This video will tell you all about the history of Cordaid’s Urban Voucher programme in Zimbabwe, the processes for identifying the participants right up to the service provision, achievements realised over the years, challenges and the plans for the future.
The Government of Zimbabwe with a grant from the World Bank has been implementing a results-based financing programme since 2011 in 18 rural districts. The programme aims to improve the coverage and quality of health services for mothers, babies and children.
The Urban Voucher project
To complement the programme Cordaid started the Urban Voucher project in 2014 in 11 health centres in two big cities, Harare (5 sites) and Bulawayo (6 sites), as well as in two central hospitals, one in each city.
These pilot areas were chosen because of their large population groups belonging to the poorest quintile with the aim of improving access, service utilisation and healthcare outcomes through the provision of vouchers for antenatal, delivery and post-natal services.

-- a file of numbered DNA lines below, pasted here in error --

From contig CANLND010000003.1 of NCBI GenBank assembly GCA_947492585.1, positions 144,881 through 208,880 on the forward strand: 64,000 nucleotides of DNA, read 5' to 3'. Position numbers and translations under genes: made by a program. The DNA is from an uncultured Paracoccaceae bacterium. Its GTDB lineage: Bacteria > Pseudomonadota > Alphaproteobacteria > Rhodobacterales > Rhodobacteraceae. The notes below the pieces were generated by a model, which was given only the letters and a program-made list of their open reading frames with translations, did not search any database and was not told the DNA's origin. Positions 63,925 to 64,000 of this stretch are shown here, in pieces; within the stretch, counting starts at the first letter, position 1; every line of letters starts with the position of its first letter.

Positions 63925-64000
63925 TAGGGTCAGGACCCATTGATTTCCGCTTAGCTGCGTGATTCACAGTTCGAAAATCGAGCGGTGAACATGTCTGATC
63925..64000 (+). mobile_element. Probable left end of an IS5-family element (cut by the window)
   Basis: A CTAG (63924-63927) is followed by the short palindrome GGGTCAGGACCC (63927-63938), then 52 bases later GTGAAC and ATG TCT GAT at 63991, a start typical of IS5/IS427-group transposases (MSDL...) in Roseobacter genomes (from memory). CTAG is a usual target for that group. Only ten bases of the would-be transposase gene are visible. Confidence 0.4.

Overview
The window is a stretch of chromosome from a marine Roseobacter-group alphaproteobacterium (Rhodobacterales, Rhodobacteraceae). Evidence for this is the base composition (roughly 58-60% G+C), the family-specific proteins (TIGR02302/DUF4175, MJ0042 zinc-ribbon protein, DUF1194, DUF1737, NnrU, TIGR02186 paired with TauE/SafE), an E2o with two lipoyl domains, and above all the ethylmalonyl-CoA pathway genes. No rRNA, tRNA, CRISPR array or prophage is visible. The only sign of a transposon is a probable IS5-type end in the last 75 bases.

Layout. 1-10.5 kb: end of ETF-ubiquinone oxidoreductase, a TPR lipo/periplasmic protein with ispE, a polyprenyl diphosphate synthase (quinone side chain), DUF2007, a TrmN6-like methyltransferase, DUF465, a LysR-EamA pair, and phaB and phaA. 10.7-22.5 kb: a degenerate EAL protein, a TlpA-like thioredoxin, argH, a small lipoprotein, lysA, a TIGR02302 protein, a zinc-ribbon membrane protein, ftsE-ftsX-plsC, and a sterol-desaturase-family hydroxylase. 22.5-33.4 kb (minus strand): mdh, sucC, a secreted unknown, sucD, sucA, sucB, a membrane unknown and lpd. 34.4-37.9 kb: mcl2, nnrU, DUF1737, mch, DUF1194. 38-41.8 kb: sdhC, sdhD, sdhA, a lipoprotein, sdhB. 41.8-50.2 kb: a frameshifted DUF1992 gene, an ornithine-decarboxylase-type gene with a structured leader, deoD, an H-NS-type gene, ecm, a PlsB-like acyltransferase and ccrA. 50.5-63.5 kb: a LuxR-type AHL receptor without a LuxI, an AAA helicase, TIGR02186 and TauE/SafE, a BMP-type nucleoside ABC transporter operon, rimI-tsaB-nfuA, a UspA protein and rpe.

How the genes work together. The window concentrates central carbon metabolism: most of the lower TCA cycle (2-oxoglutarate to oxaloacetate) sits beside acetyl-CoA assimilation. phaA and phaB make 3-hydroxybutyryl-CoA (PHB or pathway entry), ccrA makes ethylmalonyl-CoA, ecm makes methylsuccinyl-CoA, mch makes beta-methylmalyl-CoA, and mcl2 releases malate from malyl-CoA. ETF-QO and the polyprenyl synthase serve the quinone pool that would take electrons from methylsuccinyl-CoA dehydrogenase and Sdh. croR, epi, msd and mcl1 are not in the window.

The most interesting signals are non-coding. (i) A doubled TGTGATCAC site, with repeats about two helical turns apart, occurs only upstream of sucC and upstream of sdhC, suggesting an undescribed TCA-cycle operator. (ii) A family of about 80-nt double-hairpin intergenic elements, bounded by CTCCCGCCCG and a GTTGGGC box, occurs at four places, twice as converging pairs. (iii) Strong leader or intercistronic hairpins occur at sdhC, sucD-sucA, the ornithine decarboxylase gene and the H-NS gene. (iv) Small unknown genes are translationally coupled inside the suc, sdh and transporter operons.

The pilot was evaluated in 2018 and the results showed the feasibility of adopting this method and rolling it out to the remaining facilities in both cities.
Now there are 35 health centres and four referral central hospitals under the program. Whenever necessary, the referred clients are ferried from the health centres to the central hospitals by ambulances for free.
The roll-out is being financed by the government and the Health Sector Development Support Project of the World Bank Global Financing Facility.
Urban Voucher has been a game changer in increasing access to maternal health services for poor women who have often been overlooked in programmes because of where they live.
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